Signing a term sheet without consulting an attorney
This is the seventh post of Mistakes Founders Make, a series of blog posts that shine light on legal mistakes that startups commonly make and attorneys have to fix. Keep in mind that the post sacrifices detail for simplicity and is for informational purposes only. It should not be taken as advice — whether legal, tax, or other — and does not create an attorney-client relationship.
Just the basics
A startup signs a term sheet without consulting a knowledgeable attorney first. Although largely non-binding, the term sheet sets the tone for all the steps that follow up until closing — the deal documents must reflect and respect the terms in the term sheet. So, while your attorney still has some leeway in negotiating the documents, they’re confined to what you agreed to.
Medium, and I say this just because you can always walk away from the deal (probably not without damaging your reputation, depending on how far into the process you are). Assuming you decide not to walk away, then the problem can be pretty bad, depending on the actual terms you’ve agreed to and are bound by.
Make it a habit to have a quick check-in with competent startup counsel at significant points in your journey, especially before signing documents. Also, keep your legal documents complete and organized in one place – something Corpora can help you with.Talk with a knowledgeable attorney about your term sheet. A quick glance and a thirty minute call can go a long way in saving you fees, delays, and a headache.
What's a "term sheet"?
A term sheet usually comes up in a priced round, such as Series Seed. It lays out the main terms of the priced round, such as the amount of money being invested, the valuation at which the investment is made, the type of stock that will be issued, and legal terms such as investors’ rights and anti-dilution provisions. For context, a term sheet is normally 2-3 pages long for an early-stage round.
Why is it important?
The purpose of a term sheet is for the startup and the investor(s) to come to agreement on the high-level terms of the round before lawyers spend a whole lot of time drafting and negotiating the main transaction documents. It makes sure that everyone is on the same page as to the major terms of the deal.
Is the term sheet binding?
Normally, no, unless it explicitly says so. For example, the term sheet may block the startup from shopping around for better deals for a period after the term sheet is signed, commonly around 30-45 days.
If the term sheet is not binding, what's the big deal about it?
This is where the priced round journey begins. All the actions that come after the term sheet is signed must reflect and respect what’s written in the term sheet. As an unwritten rule, term sheets are not renegotiated after they’re signed. You live with what you’ve agreed to in the term sheet through the closing of the round… or you walk away from it. No doubt, you can attempt renegotiating it, but it bears a high risk of damaging your reputation… if not botching the deal altogether.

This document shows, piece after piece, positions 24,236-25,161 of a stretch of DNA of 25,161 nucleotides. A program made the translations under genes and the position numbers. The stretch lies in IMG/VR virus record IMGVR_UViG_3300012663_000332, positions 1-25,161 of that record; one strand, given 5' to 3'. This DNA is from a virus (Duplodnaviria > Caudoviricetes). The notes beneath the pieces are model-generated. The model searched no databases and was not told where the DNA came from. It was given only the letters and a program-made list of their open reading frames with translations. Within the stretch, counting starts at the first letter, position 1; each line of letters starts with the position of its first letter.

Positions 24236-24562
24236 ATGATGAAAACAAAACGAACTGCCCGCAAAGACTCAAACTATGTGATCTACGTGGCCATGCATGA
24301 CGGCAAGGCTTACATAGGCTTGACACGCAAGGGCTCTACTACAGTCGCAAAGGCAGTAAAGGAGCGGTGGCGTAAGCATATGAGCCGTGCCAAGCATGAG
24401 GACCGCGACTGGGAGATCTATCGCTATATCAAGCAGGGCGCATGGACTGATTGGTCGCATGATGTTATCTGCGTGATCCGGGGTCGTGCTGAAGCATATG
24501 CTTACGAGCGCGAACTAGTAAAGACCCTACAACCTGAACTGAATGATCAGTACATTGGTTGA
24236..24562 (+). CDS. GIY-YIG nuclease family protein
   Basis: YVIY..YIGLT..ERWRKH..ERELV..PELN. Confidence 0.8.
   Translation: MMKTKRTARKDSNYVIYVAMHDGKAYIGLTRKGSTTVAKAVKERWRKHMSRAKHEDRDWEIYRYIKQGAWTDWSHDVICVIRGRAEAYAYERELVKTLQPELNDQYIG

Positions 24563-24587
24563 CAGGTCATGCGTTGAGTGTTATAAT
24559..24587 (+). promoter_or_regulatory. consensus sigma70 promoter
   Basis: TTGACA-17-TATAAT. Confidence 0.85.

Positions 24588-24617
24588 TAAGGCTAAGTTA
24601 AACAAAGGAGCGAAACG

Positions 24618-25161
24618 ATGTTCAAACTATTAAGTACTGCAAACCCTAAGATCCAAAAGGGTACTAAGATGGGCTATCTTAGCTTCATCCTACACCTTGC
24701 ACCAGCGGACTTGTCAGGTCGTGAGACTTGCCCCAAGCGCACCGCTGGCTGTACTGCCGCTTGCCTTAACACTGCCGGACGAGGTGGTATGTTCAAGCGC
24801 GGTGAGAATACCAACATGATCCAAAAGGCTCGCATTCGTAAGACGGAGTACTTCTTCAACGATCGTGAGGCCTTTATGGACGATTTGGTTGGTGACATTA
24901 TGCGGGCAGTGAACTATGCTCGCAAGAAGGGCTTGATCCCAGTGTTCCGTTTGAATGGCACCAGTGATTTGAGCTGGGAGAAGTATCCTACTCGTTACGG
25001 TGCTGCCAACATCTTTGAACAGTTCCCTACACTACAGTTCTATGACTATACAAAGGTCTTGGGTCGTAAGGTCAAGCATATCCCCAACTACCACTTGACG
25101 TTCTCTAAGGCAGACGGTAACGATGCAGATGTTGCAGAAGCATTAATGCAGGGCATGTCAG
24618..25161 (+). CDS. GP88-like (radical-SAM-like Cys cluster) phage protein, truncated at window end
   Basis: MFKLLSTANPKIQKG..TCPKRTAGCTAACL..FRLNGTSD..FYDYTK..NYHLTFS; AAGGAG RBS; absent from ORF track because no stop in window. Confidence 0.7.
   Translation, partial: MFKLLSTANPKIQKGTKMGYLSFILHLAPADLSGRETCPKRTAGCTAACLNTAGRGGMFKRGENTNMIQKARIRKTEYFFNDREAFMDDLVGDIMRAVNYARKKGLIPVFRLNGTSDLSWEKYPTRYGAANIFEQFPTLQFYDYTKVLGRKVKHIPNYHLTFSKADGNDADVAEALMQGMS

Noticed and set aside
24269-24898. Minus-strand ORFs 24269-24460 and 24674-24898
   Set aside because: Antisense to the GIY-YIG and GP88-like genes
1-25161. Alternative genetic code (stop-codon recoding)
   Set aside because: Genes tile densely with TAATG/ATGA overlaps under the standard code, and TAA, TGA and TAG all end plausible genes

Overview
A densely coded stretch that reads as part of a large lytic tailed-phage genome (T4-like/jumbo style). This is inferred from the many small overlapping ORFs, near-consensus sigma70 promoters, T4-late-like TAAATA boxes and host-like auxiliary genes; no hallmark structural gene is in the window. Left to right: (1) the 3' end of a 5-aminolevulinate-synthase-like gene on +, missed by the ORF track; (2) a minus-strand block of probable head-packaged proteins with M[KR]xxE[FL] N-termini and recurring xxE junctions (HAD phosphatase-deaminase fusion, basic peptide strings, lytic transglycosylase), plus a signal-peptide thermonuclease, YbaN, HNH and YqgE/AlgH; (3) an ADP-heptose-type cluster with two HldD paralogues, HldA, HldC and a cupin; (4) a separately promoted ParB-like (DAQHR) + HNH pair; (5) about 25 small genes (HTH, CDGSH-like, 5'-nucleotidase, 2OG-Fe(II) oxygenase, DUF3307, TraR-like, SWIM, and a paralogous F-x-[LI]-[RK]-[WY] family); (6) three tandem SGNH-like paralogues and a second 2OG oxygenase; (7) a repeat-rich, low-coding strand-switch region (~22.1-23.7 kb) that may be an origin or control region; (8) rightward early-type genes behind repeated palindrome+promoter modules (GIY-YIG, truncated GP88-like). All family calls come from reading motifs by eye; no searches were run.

So, after the term sheet is signed, my attorney's hands are tied?
Yes and no.
Yes in the sense that the attorney cannot go against what’s explicitly stated in the term sheet. If you’ve agreed to “full ratchet” anti-dilution protection (why would you??), then your attorney cannot go ahead and provide broad-based weighted average anti-dilution protection in your restated charter.
However, the deal isn’t done just because the term sheet is signed. It’s not a straight line from term sheet to closing, which is why priced rounds sometimes take a couple months or more to close. For example, the term sheet can have broad wording, such as “customary protective provisions” — what that actually means will often be heavily negotiated between your and the investor’s counsel. These are pockets where your attorney still has wiggle room.
I might as well have someone knowledgeable take a look before I sign the term sheet, huh?
100%. With a quick glance, an astute attorney can help you understand what’s reasonable and acceptable and what are the red flags that must be pushed back on. Your attorney would actually be thankful to you for involving them early in the process.
Stepan Khzrtian is a corporate attorney with over 10 years of experience helping startups with their legal needs, including corporate formation, financing rounds, equity issuances, personnel matters, contracts, acquisitions, and intellectual property. His clients have ranged from pre-seed to pre-IPO companies. He is the co-founder and CEO of Corpora, Inc.